Road with yellow line.

Should I do longer runs on the weekend?

The intention of the long run is to build our aerobic energy system. To train this system, we want the heart to work calmly and steady, revving steady at a low speed. This will improve the blood supply of the heart, increase the number and size of the energy power houses (called the mitochondria), and improve the overall strength and endurance of our large, working muscles. We want to run at conversational pace, in a low heart rate (zone 2/3), with a low rate of perceived effort.

By working on these low heart rate/zone 2/3 runs, we are building a reliable farm truck that can withstand the elements, terrain and load placed when working long hours. In another analogy, we are building a house with strong timbers, not toothpicks by working the heart long and steady, without too much stress.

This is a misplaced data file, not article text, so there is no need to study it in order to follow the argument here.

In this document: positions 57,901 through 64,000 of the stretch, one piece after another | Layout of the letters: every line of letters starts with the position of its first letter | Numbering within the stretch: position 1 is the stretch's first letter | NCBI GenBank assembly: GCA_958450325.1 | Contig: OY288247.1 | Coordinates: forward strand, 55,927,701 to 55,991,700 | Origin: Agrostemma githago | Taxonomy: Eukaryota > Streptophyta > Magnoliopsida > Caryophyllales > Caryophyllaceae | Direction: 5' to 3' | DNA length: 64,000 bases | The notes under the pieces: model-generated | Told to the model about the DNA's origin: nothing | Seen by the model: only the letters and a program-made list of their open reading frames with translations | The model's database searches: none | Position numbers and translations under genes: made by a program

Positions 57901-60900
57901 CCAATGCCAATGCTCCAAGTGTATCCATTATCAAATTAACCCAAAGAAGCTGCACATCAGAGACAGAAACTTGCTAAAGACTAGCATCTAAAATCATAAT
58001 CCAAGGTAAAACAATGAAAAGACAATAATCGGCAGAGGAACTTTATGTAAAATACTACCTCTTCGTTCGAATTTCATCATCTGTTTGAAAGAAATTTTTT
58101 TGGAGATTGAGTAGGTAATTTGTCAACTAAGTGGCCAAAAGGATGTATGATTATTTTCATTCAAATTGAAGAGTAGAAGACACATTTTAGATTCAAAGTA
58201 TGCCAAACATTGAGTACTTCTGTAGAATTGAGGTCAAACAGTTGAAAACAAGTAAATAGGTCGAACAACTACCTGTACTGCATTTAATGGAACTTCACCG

Often our egos get in the way when we do these long runs. We know we can run faster than we are asked to during these long, low heart rate, conversational pace runs.

I spent a whole summer working on the long slow run with my running partner awhile ago. We both knew we could run faster than the program entailed, and for the first 3 weeks, we did not listen to the program, and ran faster. Her and I are both physiotherapist’s and we both knew better so 3 weeks later, we checked our ego’s at the car, reminded ourselves about the intention of the long slow run, (to build our long and steady powerhouses), followed our pace set on our Garmin and stayed true.

It served us so well in the end and it was one of my best training years. A friend that I met running at Brainsport once said to me, “you gotta run SLOW to run FAST”.

So what is the intention of the long run?

  1. To gradually add distance to our running
  2. To gradually loading our joints, tendons and muscles preventing injury.
  3. To improve our aerobic capacity, building the foundations and timbers of the house so it can keep us long lasting runners.

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